A Nice Little Place On The North Side

You might know George Will best from all those Sunday mornings he spent unabashedly flirting with Cokie Roberts back when David Brinkley was hosing the Sunday morning ABC politics show.  Or, you may know him for writing a fawning tribute to the genius of The Genius, Tony LaRussa.  Since we’re all Cubs fans here, we all know that he famously said that while growing up in Champaign, Illinois he had to make the choice between rooting for the Cubs or the Cardinals, and he chose a life of misery and disappointment–two things normally associated with living in Champaign in the first place.

I know I wasn’t the only person with a Cubs web site to get sent an advance copy of Will’s new book, “A Nice Little Place On The North Side” (apparently Random House didn’t get the “fading blog star” memo), but I seem to be the only one who actually read it.  Hell, Yellon will do anything for something free, and even he hasn’t written a review of it yet.

The book, is ostensibly a breezy history of the 100 years of Wrigley Field, and the stuff that’s gone on inside of the old ballpark.  Some of the most interesting stuff has little to do with the Cubs (not surprisingly.)  One long passage is the history of beer.  Seriously.  It’s actually fascinating and well done.

Some of the most egregious things in the book include:

  • George dedicated the book to Interim Commissioner of Baseball for Life Bud Selig and Bud’s wife Sue.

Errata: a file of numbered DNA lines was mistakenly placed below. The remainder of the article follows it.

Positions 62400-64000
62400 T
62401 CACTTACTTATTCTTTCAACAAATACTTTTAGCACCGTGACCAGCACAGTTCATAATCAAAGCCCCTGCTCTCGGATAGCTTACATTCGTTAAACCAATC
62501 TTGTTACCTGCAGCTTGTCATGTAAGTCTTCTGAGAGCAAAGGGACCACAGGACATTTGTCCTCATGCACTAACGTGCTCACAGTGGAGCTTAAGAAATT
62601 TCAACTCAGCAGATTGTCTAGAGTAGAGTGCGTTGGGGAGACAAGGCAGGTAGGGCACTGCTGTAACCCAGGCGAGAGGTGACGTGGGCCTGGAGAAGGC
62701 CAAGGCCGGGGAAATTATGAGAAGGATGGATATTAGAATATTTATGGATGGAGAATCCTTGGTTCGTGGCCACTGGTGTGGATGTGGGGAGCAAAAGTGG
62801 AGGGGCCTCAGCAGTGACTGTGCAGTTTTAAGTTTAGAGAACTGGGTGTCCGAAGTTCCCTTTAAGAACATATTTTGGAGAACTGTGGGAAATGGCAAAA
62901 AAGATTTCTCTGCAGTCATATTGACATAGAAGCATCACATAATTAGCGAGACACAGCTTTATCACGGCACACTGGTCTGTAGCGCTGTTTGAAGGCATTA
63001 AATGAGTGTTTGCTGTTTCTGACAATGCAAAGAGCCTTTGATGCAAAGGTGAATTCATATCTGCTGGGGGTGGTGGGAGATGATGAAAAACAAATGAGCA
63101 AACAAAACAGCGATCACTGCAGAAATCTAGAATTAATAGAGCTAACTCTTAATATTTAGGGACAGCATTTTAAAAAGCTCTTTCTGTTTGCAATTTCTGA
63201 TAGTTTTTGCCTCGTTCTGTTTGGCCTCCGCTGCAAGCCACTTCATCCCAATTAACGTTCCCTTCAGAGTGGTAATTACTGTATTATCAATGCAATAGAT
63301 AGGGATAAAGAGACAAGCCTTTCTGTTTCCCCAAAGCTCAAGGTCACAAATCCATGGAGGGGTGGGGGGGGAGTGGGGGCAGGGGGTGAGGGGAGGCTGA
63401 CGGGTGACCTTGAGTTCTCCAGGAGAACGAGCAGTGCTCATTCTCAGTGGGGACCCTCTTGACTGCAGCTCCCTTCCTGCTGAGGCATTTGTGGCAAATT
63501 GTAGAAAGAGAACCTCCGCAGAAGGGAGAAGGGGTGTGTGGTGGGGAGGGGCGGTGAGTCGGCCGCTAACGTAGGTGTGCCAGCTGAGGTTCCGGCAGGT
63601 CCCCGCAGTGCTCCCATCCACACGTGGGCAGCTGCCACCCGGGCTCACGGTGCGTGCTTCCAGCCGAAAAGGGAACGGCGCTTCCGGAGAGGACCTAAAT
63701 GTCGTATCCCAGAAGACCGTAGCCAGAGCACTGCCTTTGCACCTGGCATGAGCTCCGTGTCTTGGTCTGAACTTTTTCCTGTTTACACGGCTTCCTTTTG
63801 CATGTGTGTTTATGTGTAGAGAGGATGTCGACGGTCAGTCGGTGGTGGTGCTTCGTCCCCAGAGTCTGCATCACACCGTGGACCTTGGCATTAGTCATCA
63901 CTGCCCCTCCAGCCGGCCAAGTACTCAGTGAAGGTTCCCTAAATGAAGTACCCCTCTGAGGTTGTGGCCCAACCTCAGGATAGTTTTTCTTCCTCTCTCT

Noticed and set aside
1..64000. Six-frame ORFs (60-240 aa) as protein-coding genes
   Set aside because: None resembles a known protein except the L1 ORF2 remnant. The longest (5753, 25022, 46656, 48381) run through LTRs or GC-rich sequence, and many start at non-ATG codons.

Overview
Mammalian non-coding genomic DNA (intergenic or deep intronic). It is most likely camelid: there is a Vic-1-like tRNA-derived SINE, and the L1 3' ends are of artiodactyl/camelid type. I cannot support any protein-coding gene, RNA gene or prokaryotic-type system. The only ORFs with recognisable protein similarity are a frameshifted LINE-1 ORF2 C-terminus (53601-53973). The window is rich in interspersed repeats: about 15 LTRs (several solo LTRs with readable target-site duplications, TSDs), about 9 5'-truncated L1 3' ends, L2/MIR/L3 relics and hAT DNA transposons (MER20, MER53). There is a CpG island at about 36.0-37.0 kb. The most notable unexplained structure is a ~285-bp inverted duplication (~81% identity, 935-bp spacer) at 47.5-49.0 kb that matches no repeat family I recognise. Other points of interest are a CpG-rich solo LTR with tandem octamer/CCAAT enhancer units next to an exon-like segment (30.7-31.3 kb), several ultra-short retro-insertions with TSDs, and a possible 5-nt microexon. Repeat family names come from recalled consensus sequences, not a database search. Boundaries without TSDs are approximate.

• He boasts that he was at the infamous Bartman game in Andy MacPhail’s box.
  • He includes Lee Elia’s immortal 1983 post-game tirade, but censors it.

Some of the good stuff includes:

  • A very uncensored version of Babe Ruth’s explanation of his called shot in the 1932 World Series.
  • An in-depth explanation of the circumstances surrounding Anton Cermak’s assassination in 1933.
  • The story of Harry Caray getting canned from the Cardinals broadcast team for banging Auggie Busch’s wife.

The book is not just a history of Wrigley, and it’s better for it.  George’s tour through the 100 yeas is a meandering one, where asides and anecdotes are often times more interesting than whatever the main narrative was in the first place.  Most of us have over the years hear or read many of these stories, but there are enough new ones, or embellishments on what we thought we knew that it makes it interesting.

Inevitably, any book on the 100 years the Cubs have spent at Wrigley is a recitation in failure.  He even gets into the math about how improbable it is that the Cubs haven’t won a World Series in a century.  We know the odds are absurd.  We’ve lived it.

At 194 pages, I enjoyed the romp through ten decades of Wrigley Field.

Certainly, more than Lee Elia did.